Gist’s most enthusiastic supporters were champions of a market-driven approach to education reform that took root with Southern governors like Lamar Alexander and came into full bloom with No Child Left Behind.
The approach has long troubled teachers’ unions and left-leaning academics. But it has come under increased scrutiny of late with the persistence of the achievement gaps — between rich and poor, white and black — that helped give rise to the reform in the first place.
Diane Ravitch, an education historian who served in George H.W. Bush’s administration and once championed the standards movement, has emerged as its most potent critic.
Ravitch says No Child Left Behind, which demands that 100 percent of students reach proficiency, created absurd expectations. And when the schools fell short, she says, it fed a narrative declaring public education a failure and insisting that a market-based approach to reform is the answer.
That faith in the market has persisted in the face of the recent financial calamity is “breathtaking, to say the least,” Ravitch says.
“I mean it isn’t just Enron and WorldCom,” she says. “The collapse of almost the whole economy in the fall of 2008 should have persuaded people that there’s a reason we don’t trust the markets to support community functions.”
And given the mixed record of the market-based approach, she says, the argument for taking it to scale is weak: why invest so heavily in the unproven, she asks, and risk destroying public education in the process?
Eric Hanushek, a senior fellow at Stanford University’s Hoover Institution and a key figure in the free-market camp, acknowledges the modest results of the reform: there have been successes, but no one has figured out how to replicate them.
The replication problem, though, is no reason to revert to more traditional tactics, he says. “The sort of ‘do what you’ve been doing before but do a little more of it’ approach hasn’t worked,” Hanushek says.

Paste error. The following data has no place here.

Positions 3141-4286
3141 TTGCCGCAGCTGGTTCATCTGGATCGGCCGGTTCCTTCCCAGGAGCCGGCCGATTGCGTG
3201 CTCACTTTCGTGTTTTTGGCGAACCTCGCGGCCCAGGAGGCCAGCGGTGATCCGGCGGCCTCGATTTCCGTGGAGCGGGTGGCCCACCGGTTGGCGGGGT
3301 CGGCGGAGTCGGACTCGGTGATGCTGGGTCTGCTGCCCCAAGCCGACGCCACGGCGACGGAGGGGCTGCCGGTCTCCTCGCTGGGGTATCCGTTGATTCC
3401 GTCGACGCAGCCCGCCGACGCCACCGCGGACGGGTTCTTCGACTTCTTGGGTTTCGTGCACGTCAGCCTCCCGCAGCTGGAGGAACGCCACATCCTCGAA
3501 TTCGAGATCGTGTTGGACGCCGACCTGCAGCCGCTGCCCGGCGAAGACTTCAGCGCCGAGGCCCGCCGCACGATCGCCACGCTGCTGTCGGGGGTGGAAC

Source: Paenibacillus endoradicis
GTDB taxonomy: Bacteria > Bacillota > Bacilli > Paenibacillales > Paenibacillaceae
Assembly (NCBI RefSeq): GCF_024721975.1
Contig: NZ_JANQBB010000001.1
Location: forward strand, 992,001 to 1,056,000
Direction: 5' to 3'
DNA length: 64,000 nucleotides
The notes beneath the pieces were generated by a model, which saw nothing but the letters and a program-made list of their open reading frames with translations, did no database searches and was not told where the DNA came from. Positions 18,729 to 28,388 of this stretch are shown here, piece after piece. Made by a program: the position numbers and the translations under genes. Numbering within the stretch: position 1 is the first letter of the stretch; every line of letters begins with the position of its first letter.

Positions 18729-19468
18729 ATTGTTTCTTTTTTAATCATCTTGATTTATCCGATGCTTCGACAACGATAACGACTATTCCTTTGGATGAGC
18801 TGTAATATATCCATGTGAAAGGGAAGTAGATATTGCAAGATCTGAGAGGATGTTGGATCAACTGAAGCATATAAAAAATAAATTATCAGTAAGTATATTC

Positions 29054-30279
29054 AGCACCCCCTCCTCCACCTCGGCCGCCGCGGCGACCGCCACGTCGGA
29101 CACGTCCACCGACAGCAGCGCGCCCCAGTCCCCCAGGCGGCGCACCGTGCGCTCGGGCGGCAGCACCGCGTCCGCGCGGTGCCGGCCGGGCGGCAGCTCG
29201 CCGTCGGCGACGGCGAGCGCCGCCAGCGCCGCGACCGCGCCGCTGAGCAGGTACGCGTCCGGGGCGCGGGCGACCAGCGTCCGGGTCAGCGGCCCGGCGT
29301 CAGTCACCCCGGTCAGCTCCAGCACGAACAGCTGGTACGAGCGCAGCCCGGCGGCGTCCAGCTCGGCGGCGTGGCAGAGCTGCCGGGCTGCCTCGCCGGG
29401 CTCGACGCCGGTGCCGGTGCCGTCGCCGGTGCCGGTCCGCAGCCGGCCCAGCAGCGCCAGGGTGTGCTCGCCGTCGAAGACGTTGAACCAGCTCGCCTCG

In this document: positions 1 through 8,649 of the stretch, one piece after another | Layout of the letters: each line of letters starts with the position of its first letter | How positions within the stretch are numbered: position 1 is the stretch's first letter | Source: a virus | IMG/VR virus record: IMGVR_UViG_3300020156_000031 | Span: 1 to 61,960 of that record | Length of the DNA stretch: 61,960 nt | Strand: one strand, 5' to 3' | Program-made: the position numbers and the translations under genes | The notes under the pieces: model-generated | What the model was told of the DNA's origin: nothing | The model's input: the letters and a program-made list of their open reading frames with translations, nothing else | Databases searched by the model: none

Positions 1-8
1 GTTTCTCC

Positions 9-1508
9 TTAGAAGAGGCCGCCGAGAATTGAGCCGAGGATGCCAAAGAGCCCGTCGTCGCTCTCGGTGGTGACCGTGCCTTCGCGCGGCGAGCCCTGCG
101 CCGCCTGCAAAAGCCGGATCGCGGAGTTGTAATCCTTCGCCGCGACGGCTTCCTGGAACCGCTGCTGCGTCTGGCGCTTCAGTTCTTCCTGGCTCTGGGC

When a school fails year after year, he says, you’ve got to do something, and “just because we don’t know the optimum [thing to do] doesn’t mean we should turn our backs on failure.”
‘SHE CAN BE BRUSQUE’
Gist, for her part, rejects any label. She has signed the manifestoes of both the market-driven and traditional camps and argues that there is more overlap between the two than is often acknowledged.
And supporters insist the commissioner, however driven, defies the easy caricature of the market-driven reformer. She came from the classroom, while many of her cohorts did not. And if the overhaul of Central Falls High School seems radical, Gist’s approach to turning around failing schools is more nuanced than the mass firing would suggest.
When she targeted Central Falls High and five low-performing Providence schools for reform, she gave district officials a number of options — including a management-union partnership that seems to be working out quite peaceably in the capital city.
Supporters add that Gist is more inclusive than, say, Rhee. The commissioner has made a point of visiting every school district in Rhode Island. She regularly convenes a group of top-flight teachers for feedback. She possesses strong interpersonal skills and a mischievous charm.
“I don’t think she’s seen as a volatile player,” says Elena Silva, a senior policy analyst at Washington-based think tank Education Sector. “She’s a little steadier. And I think that is probably a good thing.”